It is the fourth of July.
I have timed road races on this particular holiday for most of my adult life. In small towns like Bradford New Hampshire to Gillette Stadium in Foxboro Massachusetts. When Molly died this became one of several things I stopped doing. It was simply too difficult to manage. I have returned, on a small scale, to road race timing and have spent the last two July 4ths in Chelmsford Massachusetts at a small-town race called the Carson 2 Miler.
It is everything you might think a local race would be, but on a large scale.
Roughly 1,500 runners finished the 2-mile race which is a large field over 2-miles. It can be very stressful! I had nothing to do with the stress part. That is the one detail I insisted upon when I agreed to return to timing. I only want simple jobs like data entry, equipment set up and select timing. All of these are necessary parts of a successful race, but none of them are stressful.
Today my job was data entry.
I arrived late, but that is not exciting news, I arrive late all the time. When I approached the truck Jeremy, the lead timer was in a bit of a panic. He had left the cable that connects the printer to the computer at home. He was talking around in circles about all of his options. He is a “talk to your self” kind of guy. Since there were no entry forms for me to input into the computer, I walked to the town square in search of a cable.
Chelmsford does 4th of July right.
There were booths and food and people everywhere. I asked a couple of people connected with race coverage with no luck. Where might I find a computer cable, I thought to myself. I turned in a slow circle and my eyes fell upon a church. At a side entrance there were fresh homemade donuts for sale. I walked toward the door and was greeted by a woman named Aggie.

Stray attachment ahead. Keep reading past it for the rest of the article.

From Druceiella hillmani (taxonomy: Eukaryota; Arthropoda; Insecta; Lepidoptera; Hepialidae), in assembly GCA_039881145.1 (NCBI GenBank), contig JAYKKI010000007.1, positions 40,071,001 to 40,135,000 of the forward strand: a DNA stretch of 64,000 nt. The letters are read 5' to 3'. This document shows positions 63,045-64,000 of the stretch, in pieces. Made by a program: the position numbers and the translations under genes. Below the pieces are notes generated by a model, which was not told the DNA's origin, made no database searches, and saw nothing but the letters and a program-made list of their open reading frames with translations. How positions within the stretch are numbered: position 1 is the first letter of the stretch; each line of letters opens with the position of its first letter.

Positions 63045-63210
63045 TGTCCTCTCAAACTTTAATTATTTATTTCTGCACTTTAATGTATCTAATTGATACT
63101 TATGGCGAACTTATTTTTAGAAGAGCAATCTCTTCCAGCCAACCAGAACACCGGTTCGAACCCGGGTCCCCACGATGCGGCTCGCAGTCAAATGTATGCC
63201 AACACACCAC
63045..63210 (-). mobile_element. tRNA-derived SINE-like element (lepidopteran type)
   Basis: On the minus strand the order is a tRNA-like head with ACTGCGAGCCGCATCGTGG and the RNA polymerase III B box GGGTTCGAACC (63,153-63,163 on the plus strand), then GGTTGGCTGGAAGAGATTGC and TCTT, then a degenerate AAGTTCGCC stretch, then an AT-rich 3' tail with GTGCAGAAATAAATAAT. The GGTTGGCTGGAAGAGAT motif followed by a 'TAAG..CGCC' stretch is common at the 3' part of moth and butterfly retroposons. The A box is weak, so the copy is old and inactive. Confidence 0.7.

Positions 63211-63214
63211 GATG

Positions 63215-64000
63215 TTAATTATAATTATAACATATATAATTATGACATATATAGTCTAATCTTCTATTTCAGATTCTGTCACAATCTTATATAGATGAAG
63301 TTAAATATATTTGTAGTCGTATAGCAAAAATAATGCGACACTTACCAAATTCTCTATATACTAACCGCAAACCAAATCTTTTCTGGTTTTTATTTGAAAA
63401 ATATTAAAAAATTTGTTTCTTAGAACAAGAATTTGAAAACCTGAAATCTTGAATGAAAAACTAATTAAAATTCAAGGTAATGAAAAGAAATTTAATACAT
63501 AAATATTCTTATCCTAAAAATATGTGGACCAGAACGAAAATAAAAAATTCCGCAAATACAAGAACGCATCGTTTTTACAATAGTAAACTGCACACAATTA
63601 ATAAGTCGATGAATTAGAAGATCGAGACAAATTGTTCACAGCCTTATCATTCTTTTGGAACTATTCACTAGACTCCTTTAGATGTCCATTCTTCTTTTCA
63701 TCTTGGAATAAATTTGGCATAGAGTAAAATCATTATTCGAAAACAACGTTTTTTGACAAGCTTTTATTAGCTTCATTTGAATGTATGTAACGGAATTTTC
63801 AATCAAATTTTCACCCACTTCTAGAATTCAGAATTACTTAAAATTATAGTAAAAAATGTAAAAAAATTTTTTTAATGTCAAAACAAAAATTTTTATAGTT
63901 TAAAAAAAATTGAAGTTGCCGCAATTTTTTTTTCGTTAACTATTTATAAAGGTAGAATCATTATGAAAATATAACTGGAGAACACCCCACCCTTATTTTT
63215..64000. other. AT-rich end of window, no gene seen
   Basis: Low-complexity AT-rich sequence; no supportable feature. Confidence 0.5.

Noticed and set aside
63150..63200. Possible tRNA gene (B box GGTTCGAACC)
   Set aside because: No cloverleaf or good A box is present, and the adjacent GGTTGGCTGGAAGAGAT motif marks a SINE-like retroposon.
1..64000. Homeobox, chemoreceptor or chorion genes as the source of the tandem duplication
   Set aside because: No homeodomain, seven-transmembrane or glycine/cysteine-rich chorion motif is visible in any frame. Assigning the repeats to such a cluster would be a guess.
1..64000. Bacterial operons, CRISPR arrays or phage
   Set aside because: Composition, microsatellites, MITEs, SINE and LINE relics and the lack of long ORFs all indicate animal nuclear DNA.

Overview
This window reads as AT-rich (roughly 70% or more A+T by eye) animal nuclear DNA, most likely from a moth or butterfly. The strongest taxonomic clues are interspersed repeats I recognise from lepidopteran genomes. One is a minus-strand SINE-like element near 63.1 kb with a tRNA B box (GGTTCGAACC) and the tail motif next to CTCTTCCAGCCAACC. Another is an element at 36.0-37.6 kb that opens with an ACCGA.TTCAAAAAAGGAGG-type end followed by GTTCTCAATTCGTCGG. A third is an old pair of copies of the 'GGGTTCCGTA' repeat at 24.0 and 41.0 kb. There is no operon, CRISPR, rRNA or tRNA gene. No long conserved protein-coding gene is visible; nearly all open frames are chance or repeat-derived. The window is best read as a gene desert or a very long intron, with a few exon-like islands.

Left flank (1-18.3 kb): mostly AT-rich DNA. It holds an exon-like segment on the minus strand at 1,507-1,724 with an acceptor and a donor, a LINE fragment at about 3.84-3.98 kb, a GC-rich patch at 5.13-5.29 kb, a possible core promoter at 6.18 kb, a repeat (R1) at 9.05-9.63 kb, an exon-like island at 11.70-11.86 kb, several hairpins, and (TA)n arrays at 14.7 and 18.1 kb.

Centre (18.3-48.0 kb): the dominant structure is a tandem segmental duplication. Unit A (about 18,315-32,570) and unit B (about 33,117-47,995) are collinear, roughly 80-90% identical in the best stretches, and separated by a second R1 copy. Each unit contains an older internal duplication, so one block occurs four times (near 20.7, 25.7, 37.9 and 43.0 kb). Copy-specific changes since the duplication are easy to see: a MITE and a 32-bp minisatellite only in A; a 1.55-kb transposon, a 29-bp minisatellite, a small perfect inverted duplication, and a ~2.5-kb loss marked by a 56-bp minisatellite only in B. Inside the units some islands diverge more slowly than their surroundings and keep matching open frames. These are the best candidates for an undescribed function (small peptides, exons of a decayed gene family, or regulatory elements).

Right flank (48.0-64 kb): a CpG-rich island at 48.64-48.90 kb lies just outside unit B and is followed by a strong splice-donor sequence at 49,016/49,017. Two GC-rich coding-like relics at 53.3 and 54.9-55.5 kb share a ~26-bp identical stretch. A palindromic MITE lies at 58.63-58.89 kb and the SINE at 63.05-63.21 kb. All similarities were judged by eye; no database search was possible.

I told her my plight.
She took me into the church office but those computers were either blue tooth or WiFi connected. There were no cables. She saw my look of cheerful despair and let me know that she had to run home to get cinnamon for the donuts and she would be happy to come back with every cable she could find. As I left the church, I told her that I loved life’s little challenges because they often led you to wonderful people. She was busy with her own tasks and did not think twice about helping me with mine. I thanked her and returned to Jeremy at the finish line.
I think we will have a cable, I announced.
He stopped and looked at me. I told him about Aggie. He was moderately relieved, his forgetfulness was, perhaps, going to be rectified. We got busy with our typing. There was lots of typing. After 45 minutes or so we heard a voice at the back of the truck and there was Aggie with an assortment of cables.
You can keep this one, she said as she handed Jeremy a blue cable. It’s perfect, he replied.
The race went off without a hitch. I eavesdropped on the conversations of finishers behind me as I taped 30 pages of results to a wooden fence. I made small talk, I laughed at the funny things people were not saying to me (but to others)! I helped load the truck. I found the bathroom in the bar near the finish line. The most stressful part of the day was turning down those delicious donuts when I returned to the church to say good bye to Aggie. We took the above selfie and I told her about the podcast and blog. We exchanged pleasantries. We said Happy 4th of July. It was a nice part of my day.
Today, I am glad I am timing races again.
Happy Fourth Everyone!